TMJ stands for temporomandibular joint, which refers to the joint in the jaw that connects it to your skull. Like most of the joints in our bodies, the jaw joint is flexible. However, in some people, it may occasionally become misaligned. This is called a temporomandibular joint disorder. When it is not in alignment it may cause pain and have a limited range of motion. This can make activities like chewing and talking rather difficult.
A temporomandibular joint disorder may be caused by an injury to the jaw, but it can also be caused by placing the jaw in an ill-suited position for a prolonged period of time. As the jaw pain becomes worse, you may need to visit a dentist in order to obtain relief from your symptoms. While you may be able to rest some joints, it is very difficult to rest your jaw since you rely on it so heavily on a daily basis.
There are multiple TMJ disorders with different symptoms, which may overlap for some individuals. There may be an issue only when the jaw is in motion, while other individuals may cause constant problems. There may be pain on just one side or on both sides of the jaw. The pain may even come and go or be worse with certain activities. Chewing softer foods may help, but once the pain starts it may be hard to avoid. It may not go away on its own, and the joint may even lock up. This will make it even harder to chew or talk. Once you begin feeling symptoms, it is important to discover the cause. If you can change the behavior causing the symptoms, you may avoid progression entirely.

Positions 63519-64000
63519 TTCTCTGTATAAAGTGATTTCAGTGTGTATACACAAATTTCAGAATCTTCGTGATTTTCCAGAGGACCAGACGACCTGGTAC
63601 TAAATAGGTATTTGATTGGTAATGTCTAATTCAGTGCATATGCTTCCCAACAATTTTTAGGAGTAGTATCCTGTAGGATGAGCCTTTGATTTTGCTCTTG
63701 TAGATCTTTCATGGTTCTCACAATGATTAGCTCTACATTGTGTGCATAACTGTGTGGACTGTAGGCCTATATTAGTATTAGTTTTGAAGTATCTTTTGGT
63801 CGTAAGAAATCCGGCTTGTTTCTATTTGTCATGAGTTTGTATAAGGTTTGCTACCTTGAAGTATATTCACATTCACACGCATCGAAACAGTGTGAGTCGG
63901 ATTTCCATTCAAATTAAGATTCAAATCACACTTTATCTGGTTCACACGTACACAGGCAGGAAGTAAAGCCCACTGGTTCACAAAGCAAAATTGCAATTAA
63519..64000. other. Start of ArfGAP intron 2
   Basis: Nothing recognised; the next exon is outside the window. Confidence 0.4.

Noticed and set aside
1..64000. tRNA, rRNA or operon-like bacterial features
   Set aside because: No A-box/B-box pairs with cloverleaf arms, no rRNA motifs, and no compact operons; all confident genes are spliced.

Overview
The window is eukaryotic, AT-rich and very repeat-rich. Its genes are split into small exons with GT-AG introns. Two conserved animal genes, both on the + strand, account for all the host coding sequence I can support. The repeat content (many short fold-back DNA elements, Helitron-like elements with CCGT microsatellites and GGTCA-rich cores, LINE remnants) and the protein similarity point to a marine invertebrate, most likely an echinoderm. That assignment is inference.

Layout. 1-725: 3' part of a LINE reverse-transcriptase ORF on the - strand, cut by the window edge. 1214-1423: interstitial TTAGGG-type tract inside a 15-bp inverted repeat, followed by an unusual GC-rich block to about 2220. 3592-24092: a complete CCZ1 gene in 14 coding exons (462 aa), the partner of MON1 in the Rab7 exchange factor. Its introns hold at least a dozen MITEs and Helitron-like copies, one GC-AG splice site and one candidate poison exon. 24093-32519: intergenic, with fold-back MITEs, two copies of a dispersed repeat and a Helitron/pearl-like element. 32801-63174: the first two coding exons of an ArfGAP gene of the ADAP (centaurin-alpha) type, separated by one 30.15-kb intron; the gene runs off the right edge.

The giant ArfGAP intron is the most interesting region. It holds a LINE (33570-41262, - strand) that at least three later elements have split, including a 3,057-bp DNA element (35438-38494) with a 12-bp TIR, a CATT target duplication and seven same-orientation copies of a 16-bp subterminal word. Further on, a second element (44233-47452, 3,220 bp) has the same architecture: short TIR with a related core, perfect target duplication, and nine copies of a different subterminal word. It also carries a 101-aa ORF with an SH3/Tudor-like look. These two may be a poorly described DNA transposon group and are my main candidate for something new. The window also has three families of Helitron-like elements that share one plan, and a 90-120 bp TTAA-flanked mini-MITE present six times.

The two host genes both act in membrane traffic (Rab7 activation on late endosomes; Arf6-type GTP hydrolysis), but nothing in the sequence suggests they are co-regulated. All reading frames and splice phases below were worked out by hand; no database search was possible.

While many do not think of the jaw as a joint, it may require exercise to stay strong and healthy like any other joint. We flex our jaws daily as we chew and talk. As long as we move it in a comfortable motion that is not causing us pain, this is normally a good way to maintain jaw flexibility. However, if you are experiencing soreness or hear any clicking sounds do check with your dentist. They can help you adjust the motion you use in these activities to cause your jaw less stress, avoiding TMJ disorders. You can also ask them for some exercises you can do to help maintain your jaw flexibility.
Some people may clench it or grind their teeth, causing the jaw to become misaligned. When one is trying to release stress in the body, we usually focus on our larger muscles and joints. However, when we relax muscles and joints, adding our jaw to the list will ensure that we are releasing tension that could lead to pain down the road. If you find that you are going through a particularly stressful time, and you find yourself unable to stop clenching or grinding you can wear a mouth guard to protect your jaw. However, it is a good idea to only do so temporarily while working on reducing your stress levels.
One unforeseen way that damage can be done to the jaw joint is sleeping in a position that puts strain on it. Generally, back sleepers maintain a good jaw alignment. Side and stomach sleepers, however, are more likely to put pressure on their jaw during the night. While sleeping you may not realize just how much strain you are placing on your jaw, nor the length of time you are maintaining it. If you can reduce the amount of time you spend on your stomach or side while you sleep, you will reduce your risk of jaw misalignment. If you have trouble avoiding these positions, there are devices that can offer you assistance.No one enjoys a painful joint, and the jaw is no exception. Remember that focusing on what you can change is a great place to start, but your dentist is there to help if you need further assistance. If you find that you often experience symptoms that come and go, you may consider making some jaw exercises part of your normal routine. You can do them each morning when you wake and prepare your jaw for the work that lies ahead during your day.